While shares in Qantas and Virgin Australia did a “dead” Tiger bounce in trading this morning, the implication that they stood to make more money from higher fares isn’t well based.

The Singapore-owned, low-cost carrier had lost its pricing power over the major carriers months ago as fuel cost pressures fed through to higher fares that are already testing the limits of fare elasticity.

For shorter-notice bookings, Tiger has been little different to the best fares on its bigger competitors, and Qantas was often undercutting not just Virgin Australia, but realistically alternative flights on Jetstar on occasions.

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But a year ago, a bout of price cutting by Tiger in April and May wiped out the first-half profitability of Qantas and Jetstar domestic operations for long enough to depress full-year earnings, and had an effect on what was still Virgin Blue.

That leverage by Tiger was long gone before a whole series of deficiencies, not just two dangerous approaches to Melbourne Airports in June, had put an unresponsive Tiger management on a collision course with CASA CEO John McCormick, whose intolerance for non-compliance has now put the other carriers on notice to lift their games, sharply.

McCormick has left no doubt in the minds of the airlines that had he been in the regulatory hot seat when Jetstar changed the go-around procedures for A320s to a crazy and incompetent process that nearly caused one of them to crash in fog at Melbourne’s airport in July 2007, it would have copped a show-cause notice.

As would have REX when it was shamefully let off by CASA and the ATSB later that year after it flew a fully loaded turbo-prop for an hour on one engine to Sydney Airport after the other engine had failed shortly after taking off from Wagga Wagga.  In a disgraceful disregard for the regulations, REX flew past or away from alternative airports it was obliged to land at as soon as possible in the event of an engine failure, and the non-investigation of the incident stinks badly almost four years on.

Those days seem to be over, although McCormick is not without his critics at various levels as CASA works on a much-needed process of regulatory reform.

Tony Davis, the president and CEO of Tiger Holdings, which owns Tiger Singapore and Tiger Australia today is being personally acquainted with the new low-tolerance CASA in meetings in Canberra.  Davis is responsible for the comprehensive and protracted failure of Tiger to respect and obey the Australian regulations that is obliged to uphold under the terms of its air operator certificate or AOC . Before he was ordered by his board to fly to Australia, and fix the mess, he made defiant public statements rejecting CASA’s claims that his airline was too dangerous to be allowed to continue flying.  He has already had his Singapore Tiger responsibilities taken over by the overnight appointment of a senior Singapore Airlines executive, Chin Yau Seng, as an executive director.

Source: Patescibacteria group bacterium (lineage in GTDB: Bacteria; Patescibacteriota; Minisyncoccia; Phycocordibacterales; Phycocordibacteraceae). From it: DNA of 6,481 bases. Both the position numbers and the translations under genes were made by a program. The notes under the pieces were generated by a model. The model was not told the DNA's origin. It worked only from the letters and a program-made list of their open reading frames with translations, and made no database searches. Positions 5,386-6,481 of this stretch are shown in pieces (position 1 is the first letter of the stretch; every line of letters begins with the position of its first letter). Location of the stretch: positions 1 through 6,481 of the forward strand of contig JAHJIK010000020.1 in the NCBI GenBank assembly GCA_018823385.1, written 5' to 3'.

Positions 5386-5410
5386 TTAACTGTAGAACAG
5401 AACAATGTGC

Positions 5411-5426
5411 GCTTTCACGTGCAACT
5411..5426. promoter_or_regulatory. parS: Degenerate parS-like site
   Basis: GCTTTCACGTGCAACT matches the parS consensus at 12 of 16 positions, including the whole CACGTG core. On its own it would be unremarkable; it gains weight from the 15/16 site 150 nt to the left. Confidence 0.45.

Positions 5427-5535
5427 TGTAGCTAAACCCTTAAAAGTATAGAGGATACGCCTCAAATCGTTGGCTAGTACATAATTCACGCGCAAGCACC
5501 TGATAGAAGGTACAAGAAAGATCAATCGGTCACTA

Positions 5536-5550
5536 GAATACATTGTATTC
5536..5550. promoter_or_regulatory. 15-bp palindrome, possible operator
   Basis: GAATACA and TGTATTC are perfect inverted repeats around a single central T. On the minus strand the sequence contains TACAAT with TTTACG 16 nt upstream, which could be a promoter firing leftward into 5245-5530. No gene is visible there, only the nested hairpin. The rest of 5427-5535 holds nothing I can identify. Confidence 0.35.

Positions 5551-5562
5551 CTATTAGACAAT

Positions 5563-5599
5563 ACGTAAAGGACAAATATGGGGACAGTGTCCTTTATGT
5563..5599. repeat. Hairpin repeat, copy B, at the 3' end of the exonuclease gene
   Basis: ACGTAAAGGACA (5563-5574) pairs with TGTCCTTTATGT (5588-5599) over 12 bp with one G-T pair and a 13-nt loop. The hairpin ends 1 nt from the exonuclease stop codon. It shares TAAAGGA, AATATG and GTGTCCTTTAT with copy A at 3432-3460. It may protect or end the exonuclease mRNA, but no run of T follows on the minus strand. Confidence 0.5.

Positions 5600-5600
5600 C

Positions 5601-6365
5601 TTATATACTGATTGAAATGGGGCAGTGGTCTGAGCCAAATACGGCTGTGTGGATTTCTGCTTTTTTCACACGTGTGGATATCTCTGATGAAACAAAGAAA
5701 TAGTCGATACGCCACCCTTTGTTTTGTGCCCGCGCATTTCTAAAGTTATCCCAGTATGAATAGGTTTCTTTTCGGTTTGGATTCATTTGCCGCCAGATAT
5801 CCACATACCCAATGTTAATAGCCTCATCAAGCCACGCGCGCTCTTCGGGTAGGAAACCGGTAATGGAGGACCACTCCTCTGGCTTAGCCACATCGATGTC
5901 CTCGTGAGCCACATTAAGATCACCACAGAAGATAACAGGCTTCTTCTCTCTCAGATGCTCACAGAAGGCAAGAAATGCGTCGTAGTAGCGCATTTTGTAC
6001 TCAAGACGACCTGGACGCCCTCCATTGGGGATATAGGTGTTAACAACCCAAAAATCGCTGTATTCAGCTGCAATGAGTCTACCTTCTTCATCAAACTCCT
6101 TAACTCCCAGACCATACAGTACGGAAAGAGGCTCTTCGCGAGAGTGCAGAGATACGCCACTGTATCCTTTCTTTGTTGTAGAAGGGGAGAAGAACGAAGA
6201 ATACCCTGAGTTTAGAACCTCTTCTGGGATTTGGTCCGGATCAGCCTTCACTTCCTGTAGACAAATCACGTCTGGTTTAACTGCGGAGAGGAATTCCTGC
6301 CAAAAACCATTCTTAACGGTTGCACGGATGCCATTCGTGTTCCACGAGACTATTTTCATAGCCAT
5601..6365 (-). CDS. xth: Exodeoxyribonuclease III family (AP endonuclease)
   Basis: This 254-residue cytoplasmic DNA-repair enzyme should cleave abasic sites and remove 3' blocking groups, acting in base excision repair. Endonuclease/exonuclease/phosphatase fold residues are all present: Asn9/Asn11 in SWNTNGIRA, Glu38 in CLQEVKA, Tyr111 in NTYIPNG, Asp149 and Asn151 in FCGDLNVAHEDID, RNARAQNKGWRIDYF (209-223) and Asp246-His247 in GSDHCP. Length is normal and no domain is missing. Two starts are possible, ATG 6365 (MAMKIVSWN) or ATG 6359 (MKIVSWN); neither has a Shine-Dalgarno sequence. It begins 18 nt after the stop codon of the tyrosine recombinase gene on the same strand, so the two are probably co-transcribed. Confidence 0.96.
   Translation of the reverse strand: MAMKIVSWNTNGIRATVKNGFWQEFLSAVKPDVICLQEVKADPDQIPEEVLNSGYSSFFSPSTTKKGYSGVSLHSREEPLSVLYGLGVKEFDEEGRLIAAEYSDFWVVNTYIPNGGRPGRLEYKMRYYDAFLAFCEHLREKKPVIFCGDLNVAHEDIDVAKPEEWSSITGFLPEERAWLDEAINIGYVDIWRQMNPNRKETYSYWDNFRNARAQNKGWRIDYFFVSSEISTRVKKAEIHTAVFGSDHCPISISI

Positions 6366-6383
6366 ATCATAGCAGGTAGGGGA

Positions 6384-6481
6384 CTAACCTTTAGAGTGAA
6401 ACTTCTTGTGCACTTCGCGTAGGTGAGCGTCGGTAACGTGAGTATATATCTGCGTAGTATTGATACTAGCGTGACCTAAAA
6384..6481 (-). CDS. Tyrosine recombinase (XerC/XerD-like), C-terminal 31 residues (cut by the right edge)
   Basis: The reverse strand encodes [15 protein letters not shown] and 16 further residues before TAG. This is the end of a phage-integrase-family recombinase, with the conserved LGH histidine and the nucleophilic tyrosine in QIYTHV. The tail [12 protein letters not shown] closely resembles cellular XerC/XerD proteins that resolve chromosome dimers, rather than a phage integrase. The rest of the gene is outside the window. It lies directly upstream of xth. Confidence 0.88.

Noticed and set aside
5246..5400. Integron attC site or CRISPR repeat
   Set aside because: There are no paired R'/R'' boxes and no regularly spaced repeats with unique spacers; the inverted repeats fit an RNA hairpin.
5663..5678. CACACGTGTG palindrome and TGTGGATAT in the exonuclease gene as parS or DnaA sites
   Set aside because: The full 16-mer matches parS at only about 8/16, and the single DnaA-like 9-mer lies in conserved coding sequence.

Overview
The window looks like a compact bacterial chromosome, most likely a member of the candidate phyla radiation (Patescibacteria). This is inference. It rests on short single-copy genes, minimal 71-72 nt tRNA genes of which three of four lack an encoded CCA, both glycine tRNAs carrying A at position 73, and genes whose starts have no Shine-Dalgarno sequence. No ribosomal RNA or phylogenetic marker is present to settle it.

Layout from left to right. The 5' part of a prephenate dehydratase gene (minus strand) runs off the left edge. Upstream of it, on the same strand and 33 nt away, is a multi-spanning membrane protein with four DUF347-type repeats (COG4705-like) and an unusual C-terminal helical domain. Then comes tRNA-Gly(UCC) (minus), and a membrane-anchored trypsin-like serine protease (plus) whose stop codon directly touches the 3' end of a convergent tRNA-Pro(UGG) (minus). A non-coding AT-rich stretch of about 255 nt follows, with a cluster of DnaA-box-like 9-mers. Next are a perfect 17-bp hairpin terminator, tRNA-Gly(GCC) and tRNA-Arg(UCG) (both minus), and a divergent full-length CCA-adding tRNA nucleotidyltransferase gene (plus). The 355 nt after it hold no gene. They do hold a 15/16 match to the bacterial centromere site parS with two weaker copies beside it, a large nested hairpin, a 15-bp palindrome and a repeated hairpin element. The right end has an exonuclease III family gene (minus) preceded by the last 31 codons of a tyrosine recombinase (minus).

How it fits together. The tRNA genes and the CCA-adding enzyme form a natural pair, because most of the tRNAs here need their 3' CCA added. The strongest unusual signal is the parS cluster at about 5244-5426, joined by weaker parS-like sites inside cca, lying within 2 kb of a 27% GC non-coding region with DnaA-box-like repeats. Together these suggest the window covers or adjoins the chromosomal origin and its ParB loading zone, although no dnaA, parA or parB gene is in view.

This reflects the need of Singapore Airlines, which owns 32.9% of Tiger Holdings, to put as much space between yet another disastrous investment in Australia and the launching of its 100%-owned and as yet unnamed wide-body, longer-haul, international low-cost carrier next year.

That carrier, which will be Singapore Airlines’ answer to Qantas-owned Jetstar international, is understood to be planning to launch in Australia by taking over the parent brand’s services to Brisbane followed by Adelaide.

By then the fate of an atrociously poorly run Tiger Australia will have been determined.  Tiger Holdings last night said that is was committed to meeting CASA’s requirements and resuming services, and was this morning still taking money off those who believe it will resume services this Saturday.

But the brand value of the carrier has been destroyed by its own actions. It had already become unpopular for its tricky ticketing processes and unreliable services, and had its plan to double its loss-making fleet of 10 A320s cancelled by CASA, which told it in March that it wouldn’t approve any additional jets until safety deficiencies in pilot competency and maintenance oversight were resolved. Now it has become the first Australian airline in history to have its entire operations suspended as a dangerous risk to public safety.

This is scarcely the right stuff for a rehabilitation before Singapore Airlines rolls out a wide-body, low-cost carrier about a year from now.

Postscript: Crikey has received information that a Tiger flight between Perth and Melbourne on Wednesday afternoon suffered a navigational systems failure before re-establishing its location on ATC radar while approaching Adelaide airport. To the astonishment of other air crew, it didn’t land at Adelaide but continued on to Melbourne.

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Peter Fray
Peter Fray
Editor-in-chief
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